inclusion

How Do We Best Define Sex?

When we're quality sex educators; when we are or aim to be inclusive, forward-thinking and do sex education in ways that can or do serve diverse populations, we will tend to define sex very broadly, far more so than people who don't work in sex education often tend to, even if and when their experiences with sex and sexuality have been broad. Often, the longer we work as sexuality educators, and the longer we also just live and experience our own sexual lives, the more expansive the definition becomes. If we live and/or work on the margins, like if we or people we serve are queer, gender-variant, culturally diverse, have disabilities, the diversity in our definitions of what sex can be will become even greater.

How Scarleteen and Sex Ed Saved My Life

This is a guest entry from Shanna Katz, M.Ed, as part of the month-long blogathon to help support Scarleteen!

Around the late 90s, I was in my “oh em gee, want to learn everything possible about puberty and sex” and after my parents exhausted the info available at the local library, I was lucky enough to discover Scarleteen.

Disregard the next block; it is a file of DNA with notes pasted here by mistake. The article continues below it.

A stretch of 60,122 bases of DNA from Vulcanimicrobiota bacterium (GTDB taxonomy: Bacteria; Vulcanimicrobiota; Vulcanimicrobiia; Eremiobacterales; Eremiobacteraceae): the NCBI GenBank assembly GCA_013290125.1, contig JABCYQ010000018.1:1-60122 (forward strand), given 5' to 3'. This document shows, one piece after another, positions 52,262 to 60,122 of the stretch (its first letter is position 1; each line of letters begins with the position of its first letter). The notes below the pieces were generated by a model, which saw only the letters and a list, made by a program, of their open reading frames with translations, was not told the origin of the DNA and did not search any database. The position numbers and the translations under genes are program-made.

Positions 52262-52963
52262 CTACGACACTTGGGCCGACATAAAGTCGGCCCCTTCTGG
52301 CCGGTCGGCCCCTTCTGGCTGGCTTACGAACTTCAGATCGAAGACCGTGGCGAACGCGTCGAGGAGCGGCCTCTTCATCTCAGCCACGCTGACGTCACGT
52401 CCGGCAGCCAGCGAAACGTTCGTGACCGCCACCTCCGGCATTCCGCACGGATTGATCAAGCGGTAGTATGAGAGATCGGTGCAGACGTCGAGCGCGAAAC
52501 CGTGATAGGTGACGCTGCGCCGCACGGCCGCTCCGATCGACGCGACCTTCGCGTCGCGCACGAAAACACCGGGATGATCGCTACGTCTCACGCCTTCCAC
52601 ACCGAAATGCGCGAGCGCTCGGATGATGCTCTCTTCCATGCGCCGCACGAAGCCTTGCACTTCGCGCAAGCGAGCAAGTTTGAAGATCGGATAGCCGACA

It was still quite young back then, but it was knowledge, and that was something I was desperately hungry for. More importantly, it was more than just information; it was interactive. I could learn from older teens, from educators, from people my age. I became obsessive about checking the forums every day. It was a way for me to connect, to get information, to teach myself about sexuality, to have my questions answered, and to get to know my body.

These are Good Things.

This is a guest post from Wendy Blackheart, at Heart Full of Black, for the Scarleteen blogathon. Want to take part? Toss us an email and we'll get you in touch with Laura, our blogathon organizer!

POC: Tell Us What You Want!

Sexuality in ColorThis year, we'd like to invest some extra energy in being sure we're doing our level best to serve our readers of color well.

GLB Terminology

Ever wonder what "LGBT" means? Or why "queer" can be both an insult and part of the title of a hit TV show? Visit GLAAD's glossary to find out!

Yo, Doctors: Pelvic Exams Shouldn’t Be Quickies

My experience with sex-negativity and ignorance in the medical world. Adventures in having an ovarian cyst, coming out in the ER, enduring bad gynecological exams, healing my relationship with my anus and finally finding a good doctor.

Dear New York Times

I sent this in response to the New York Times piece published last week regarding abstinence-only education. Alas, I didn't hear back from them, so I offer it up here instead. I feel it's important to get as much informed commentary out there on this issue as possible right now, especially considering the recent continuance and increases given to abstinence-only funding.